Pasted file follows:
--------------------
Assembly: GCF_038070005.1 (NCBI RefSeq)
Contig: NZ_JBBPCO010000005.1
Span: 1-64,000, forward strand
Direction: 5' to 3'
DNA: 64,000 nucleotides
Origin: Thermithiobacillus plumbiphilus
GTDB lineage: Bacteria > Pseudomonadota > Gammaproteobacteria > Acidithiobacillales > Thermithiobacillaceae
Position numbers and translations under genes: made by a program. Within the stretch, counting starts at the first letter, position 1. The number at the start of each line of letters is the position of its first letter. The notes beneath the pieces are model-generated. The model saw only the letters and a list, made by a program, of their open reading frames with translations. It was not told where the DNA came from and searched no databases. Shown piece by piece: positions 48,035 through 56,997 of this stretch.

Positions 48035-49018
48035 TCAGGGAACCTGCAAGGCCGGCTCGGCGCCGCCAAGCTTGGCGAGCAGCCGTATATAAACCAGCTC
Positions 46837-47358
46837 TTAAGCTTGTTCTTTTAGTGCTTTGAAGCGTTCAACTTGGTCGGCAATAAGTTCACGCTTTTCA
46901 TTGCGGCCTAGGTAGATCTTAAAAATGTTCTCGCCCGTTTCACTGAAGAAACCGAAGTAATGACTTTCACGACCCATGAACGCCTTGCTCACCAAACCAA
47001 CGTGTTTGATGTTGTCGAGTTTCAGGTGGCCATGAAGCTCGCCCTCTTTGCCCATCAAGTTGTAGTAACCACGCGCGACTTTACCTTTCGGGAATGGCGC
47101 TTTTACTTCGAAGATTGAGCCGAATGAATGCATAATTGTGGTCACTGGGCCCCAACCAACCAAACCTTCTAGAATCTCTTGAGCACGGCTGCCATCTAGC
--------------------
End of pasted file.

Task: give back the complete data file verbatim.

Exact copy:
Assembly: GCF_038070005.1 (NCBI RefSeq)
Contig: NZ_JBBPCO010000005.1
Span: 1-64,000, forward strand
Direction: 5' to 3'
DNA: 64,000 nucleotides
Origin: Thermithiobacillus plumbiphilus
GTDB lineage: Bacteria > Pseudomonadota > Gammaproteobacteria > Acidithiobacillales > Thermithiobacillaceae
Position numbers and translations under genes: made by a program. Within the stretch, counting starts at the first letter, position 1. The number at the start of each line of letters is the position of its first letter. The notes beneath the pieces are model-generated. The model saw only the letters and a list, made by a program, of their open reading frames with translations. It was not told where the DNA came from and searched no databases. Shown piece by piece: positions 48,035 through 56,997 of this stretch.

Positions 48035-49018
48035 TCAGGGAACCTGCAAGGCCGGCTCGGCGCCGCCAAGCTTGGCGAGCAGCCGTATATAAACCAGCTC
Positions 46837-47358
46837 TTAAGCTTGTTCTTTTAGTGCTTTGAAGCGTTCAACTTGGTCGGCAATAAGTTCACGCTTTTCA
46901 TTGCGGCCTAGGTAGATCTTAAAAATGTTCTCGCCCGTTTCACTGAAGAAACCGAAGTAATGACTTTCACGACCCATGAACGCCTTGCTCACCAAACCAA
47001 CGTGTTTGATGTTGTCGAGTTTCAGGTGGCCATGAAGCTCGCCCTCTTTGCCCATCAAGTTGTAGTAACCACGCGCGACTTTACCTTTCGGGAATGGCGC
47101 TTTTACTTCGAAGATTGAGCCGAATGAATGCATAATTGTGGTCACTGGGCCCCAACCAACCAAACCTTCTAGAATCTCTTGAGCACGGCTGCCATCTAGC